Looking deeper into the Knative cluster, we see that there are heavily used services which are the core components supporting serverless containers. These are the backbone of the service, and east-west network security is the most efficient method for protect these during run-time. The Kubernetes API server is one of those in the critical path, and it’s one where a critical vulnerability was discovered in Kubernetes several months. Coredns is another critical one that almost all running containers will need to communicate with. If there’s a Layer 7 DDoS attack or other direct attack on one of these core services, the whole cluster will be under high risk of crashing. That is why a distributed L7 firewall like NeuVector, which is designed to protect east-west traffic as well as ingress/egress connections, is so critical.
The discovery service, autoscaler services and activators are the critical ones that are providing scaling for Knative serverless functions at runtime. From a security perspective, we suggest locking down the behavior of these active containers with layer 7 segmentation, which is needed to limit the scope of the behavior of these system services. Anomaly detection should also be provided, not only suspicious network behavior, but this should also include the service behavior including process behavior, file system behavior or even syscall behavior. Combined, these are strong protections that can deliver defense in depth.
There are many system containers which help to keep applications running but are hidden from the view of users. A true runtime security solution needs to have deep integration and visibility into the orchestration, service mesh, and serverless systems, and it needs to be able to inspect the network behavior together with the container behavior.
Protecting Serverless Workloads During Runtime
This protection should be for both system containers as well as application workloads. From a security perspective, application containers should not be treated any differently than system containers. The same level of deep security is necessary to protect them. This also is true for the serverless functions that are running inside their host containers. Serverless functions may scale inside the same container or across multiple host containers. A serverless security solution needs to fit into this environment, automatically scaling not only across host containers but also scaling inside the host container.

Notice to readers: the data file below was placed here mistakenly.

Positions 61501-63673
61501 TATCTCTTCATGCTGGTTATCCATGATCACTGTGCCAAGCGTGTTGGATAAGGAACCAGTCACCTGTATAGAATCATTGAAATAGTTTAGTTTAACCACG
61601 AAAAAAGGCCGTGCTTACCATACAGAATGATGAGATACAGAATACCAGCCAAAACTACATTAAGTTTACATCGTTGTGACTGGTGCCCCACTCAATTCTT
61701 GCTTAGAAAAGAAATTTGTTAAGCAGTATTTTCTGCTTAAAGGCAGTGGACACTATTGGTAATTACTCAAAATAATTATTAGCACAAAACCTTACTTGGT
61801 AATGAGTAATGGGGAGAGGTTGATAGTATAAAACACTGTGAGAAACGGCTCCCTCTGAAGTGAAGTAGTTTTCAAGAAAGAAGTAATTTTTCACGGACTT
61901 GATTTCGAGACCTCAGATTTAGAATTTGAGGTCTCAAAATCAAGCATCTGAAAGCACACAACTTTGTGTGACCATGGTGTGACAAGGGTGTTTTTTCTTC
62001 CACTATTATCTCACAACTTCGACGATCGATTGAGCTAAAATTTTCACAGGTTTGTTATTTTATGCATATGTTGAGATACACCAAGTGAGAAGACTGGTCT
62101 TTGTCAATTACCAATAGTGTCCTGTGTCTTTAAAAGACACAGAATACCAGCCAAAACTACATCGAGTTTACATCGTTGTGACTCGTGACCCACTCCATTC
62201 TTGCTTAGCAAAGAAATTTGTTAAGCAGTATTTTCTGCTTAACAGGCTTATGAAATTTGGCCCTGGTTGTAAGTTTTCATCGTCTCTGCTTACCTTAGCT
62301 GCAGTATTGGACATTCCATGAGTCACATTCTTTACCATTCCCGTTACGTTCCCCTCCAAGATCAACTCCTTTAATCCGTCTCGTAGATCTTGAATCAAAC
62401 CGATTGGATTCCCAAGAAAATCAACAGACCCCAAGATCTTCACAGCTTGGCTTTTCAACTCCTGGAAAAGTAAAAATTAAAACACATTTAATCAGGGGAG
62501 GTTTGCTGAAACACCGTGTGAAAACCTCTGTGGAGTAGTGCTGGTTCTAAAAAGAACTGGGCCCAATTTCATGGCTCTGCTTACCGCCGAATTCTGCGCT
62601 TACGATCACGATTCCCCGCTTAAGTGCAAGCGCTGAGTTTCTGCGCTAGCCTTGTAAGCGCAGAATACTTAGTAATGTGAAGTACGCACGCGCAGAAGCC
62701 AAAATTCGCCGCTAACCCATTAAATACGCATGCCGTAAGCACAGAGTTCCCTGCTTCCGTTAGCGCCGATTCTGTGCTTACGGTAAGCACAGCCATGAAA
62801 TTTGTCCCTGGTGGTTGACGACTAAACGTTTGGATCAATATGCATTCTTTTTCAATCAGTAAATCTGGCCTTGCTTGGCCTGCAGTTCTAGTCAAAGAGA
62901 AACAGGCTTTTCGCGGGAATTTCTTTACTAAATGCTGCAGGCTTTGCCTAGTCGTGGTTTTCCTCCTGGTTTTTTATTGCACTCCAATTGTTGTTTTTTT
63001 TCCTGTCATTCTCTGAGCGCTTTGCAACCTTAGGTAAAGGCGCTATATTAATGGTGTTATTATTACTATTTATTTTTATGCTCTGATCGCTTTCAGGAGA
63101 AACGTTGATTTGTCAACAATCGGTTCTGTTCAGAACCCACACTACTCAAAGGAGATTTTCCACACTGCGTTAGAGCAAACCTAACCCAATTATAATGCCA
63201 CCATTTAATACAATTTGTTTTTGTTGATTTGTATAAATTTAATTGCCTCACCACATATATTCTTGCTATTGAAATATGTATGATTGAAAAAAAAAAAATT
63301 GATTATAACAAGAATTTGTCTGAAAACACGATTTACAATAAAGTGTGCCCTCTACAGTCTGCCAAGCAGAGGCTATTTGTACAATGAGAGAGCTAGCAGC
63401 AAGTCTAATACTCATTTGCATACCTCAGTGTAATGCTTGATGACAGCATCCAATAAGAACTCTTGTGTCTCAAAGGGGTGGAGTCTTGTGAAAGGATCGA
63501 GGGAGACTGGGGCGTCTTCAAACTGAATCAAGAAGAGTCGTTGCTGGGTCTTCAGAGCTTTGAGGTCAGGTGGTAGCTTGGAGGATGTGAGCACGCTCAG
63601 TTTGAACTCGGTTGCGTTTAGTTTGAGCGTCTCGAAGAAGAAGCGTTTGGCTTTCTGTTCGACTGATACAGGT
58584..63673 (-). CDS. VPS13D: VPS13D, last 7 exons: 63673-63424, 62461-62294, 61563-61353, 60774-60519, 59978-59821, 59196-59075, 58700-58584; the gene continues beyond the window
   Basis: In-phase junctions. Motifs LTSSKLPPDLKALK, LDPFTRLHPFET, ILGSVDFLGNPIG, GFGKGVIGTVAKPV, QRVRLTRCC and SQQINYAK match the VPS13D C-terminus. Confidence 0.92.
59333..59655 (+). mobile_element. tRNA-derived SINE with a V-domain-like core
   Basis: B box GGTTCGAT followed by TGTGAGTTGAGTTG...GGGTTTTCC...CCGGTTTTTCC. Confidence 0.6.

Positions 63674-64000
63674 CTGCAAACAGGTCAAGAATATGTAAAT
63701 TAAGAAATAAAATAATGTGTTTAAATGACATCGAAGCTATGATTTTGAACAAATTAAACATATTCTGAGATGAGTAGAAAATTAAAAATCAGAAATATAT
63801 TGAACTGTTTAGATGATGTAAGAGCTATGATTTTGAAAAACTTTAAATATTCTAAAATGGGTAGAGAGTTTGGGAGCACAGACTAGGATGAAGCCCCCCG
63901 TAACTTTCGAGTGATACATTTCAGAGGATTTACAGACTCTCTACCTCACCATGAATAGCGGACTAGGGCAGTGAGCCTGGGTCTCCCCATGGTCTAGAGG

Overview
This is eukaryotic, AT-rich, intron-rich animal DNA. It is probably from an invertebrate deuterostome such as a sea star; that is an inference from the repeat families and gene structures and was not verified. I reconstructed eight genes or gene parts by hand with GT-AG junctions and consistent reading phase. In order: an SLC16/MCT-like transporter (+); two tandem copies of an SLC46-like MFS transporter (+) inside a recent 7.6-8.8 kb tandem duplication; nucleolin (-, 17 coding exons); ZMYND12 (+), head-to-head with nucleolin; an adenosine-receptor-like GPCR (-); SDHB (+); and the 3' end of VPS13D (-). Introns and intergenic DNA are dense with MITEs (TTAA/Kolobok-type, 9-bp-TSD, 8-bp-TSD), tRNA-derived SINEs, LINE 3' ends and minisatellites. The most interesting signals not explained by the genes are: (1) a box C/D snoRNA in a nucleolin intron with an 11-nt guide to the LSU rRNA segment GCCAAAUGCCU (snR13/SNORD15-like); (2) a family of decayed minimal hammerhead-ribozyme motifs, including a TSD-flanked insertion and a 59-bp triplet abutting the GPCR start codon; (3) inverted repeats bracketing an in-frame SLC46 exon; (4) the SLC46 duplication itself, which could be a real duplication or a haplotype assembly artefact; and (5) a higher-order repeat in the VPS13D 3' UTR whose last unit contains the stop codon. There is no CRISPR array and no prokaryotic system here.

Security automation is the key to be able to keep up with the speed of serverless scaling. That’s also why the NeuVector solution is able to monitor application behavior no matter whether it’s serverless or not in an automated fashion. This is the only way security technology can continue to provide visibility and protection for dynamic serverless workloads.
For example, in the example below NeuVector is protecting this Knative serverless environment. There are some malicious network attempts from the compromised system discovery service which are immediately detected and alerted.
In addition to run-time security, It’s always good to have security built into whole CI/CD process to reduce risks as much as possible. Vulnerability scanning can start during the build phase, and admission controls should be used to prevent unauthorized or vulnerable image deployments. Security auditing and scanning are good practices even though they are not the most efficient solution for runtime protection.
This article mainly focuses on several good runtime security practices for Knative. The NeuVector run-time container security solution will naturally protect your Knative serverless workloads with cloud-native integration. It really doesn’t matter whether there are long-running container workload or short-lived serverless functions, NeuVector provides the only true network firewalled security mesh that is simple and provides deep network protection. Without any manual configuration needed, NeuVector will start protecting your serverless computing environment. This will best enable you to focus on what really matters – keeping the hackers out – and not get lost in details such as analyzing individual CVEs.